On June 24, soon after putting the process in motion and on the arrival date officials had requested, two members of Sunil’s volunteer team landed amid the chaotic situation. Ravi Krishnan and Ashish Gautam had worked with Sunil on earlier disasters. Ravi has an extensive range of technical skills and Ashish a deep understanding of effectively working with government ministries. The two experts formed the advance team, meeting with officials in the impacted area and establishing IBM’s role assisting in what was called the “missing people cell.”
As the volume of data grew, the team quickly ramped up. Sunil and other IBM volunteers arrived in Dehradun a few days later to begin sifting data in order to identify missing people. Eventually, 15 IBM volunteers would rotate in and out of Dehradun working with the government teams, while another 16 IBMers supported the effort remotely, including at IBM’s software lab in Bangalore. “We have always done such work as a team, and the achievements and recognition belong to the team,” Sunil says.
Skill and innovation that matter
The team’s focus was to create as accurate a list as possible of missing people to support a more systematic search for survivors—and so authorities would have a tally on which to base compensation for the families of those missing and presumed dead. However, the source information was riddled with duplicates. Concerned families would unknowingly register missing people multiple times, using differently spelled names or different addresses. “There were significant overlaps,” says Sunil. “At one point we got over 20,000 records from one database, and after de-duplication, we found there were actually only 7,000 unique names.”
In addition to traditional reporting methods, cell phone data was used to help determine if someone was in the flood zone. With government support, mobile call data was requested from cell phone companies in the region—many of them IBM clients. The complexities were numerous, but with information compiled into a single database, and using IBM data analysis tools, the team was able to identify phones that may have gone inactive during the disaster.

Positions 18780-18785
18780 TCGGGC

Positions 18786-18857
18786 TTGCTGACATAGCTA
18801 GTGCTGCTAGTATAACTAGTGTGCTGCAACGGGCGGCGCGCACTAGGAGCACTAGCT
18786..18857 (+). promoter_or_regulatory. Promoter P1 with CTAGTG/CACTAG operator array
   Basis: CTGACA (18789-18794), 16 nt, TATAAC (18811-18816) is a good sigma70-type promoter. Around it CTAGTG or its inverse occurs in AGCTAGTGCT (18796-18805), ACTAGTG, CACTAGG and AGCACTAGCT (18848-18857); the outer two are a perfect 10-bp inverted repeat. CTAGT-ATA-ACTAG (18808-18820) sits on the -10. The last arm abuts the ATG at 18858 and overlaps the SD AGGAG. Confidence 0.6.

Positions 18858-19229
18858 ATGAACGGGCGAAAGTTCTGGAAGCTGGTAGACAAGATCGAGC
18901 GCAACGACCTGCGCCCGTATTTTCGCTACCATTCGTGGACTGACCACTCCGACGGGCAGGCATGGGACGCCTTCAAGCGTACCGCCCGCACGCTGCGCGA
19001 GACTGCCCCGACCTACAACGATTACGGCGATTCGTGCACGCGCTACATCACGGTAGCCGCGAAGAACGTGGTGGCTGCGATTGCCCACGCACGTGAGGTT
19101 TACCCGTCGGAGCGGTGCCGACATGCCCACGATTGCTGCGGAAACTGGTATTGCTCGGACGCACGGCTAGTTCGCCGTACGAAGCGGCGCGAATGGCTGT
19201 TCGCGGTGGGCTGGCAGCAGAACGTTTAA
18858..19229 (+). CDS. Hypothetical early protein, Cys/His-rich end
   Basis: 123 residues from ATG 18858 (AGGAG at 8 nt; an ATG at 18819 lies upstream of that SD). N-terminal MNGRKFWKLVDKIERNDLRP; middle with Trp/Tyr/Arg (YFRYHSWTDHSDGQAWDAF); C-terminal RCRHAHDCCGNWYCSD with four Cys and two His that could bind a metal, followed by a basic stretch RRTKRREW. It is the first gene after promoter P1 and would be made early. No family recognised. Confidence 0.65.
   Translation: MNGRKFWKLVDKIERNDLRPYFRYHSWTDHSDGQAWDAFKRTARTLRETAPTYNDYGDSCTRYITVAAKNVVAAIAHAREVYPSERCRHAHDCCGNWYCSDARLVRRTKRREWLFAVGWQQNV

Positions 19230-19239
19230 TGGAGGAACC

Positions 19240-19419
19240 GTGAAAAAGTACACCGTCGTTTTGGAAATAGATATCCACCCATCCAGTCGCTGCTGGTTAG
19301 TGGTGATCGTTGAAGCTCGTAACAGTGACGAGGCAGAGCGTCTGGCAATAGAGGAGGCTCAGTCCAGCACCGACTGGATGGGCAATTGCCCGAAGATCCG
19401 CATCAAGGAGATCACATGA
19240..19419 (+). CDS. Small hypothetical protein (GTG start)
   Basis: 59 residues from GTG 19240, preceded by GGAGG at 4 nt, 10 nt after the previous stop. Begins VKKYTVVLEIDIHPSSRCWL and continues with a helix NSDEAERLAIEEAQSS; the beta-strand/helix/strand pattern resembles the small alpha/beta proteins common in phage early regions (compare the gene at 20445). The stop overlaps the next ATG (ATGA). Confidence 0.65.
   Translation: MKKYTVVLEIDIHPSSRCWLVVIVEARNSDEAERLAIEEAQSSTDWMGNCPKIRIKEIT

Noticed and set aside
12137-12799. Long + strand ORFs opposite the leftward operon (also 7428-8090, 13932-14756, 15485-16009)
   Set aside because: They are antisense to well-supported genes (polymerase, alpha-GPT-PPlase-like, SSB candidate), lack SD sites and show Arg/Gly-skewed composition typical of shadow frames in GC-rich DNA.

Ultimately, however, there were too many potential flaws in the cell data to reliably give information to families about missing individuals. Sunil says, “We tried something innovative that could really matter one day—we’ll learn from the experience and be even more prepared next time.”
The work of the IBM team came to a close after five weeks of data clean-up, compilation, analysis and reporting. The final data was moved into repositories for longer term retention.
In mid-September, 2013, Indian officials reported 4,120 people were still missing.
Essential values in practice
Sunil says he remembers many sad stories from the event—families crowding the missing people cell looking for information, survivors trying to locate friends, others learning loved ones had perished.
Yet, this is work Sunil wants to do. “It is a great privilege to represent IBM in these situations—it’s vital that we share our expertise to help others when we can,” he says. “We see a lot of personal tragedies, work long hours, collaborate with a range of people and have to learn a lot to stay afloat. It is life changing and impactful work that unites us—our common values. In these disaster situations, I believe IBM has unique value. Humbly, we are honored if we’re able to be an essential partner in bringing relief to those who need it.”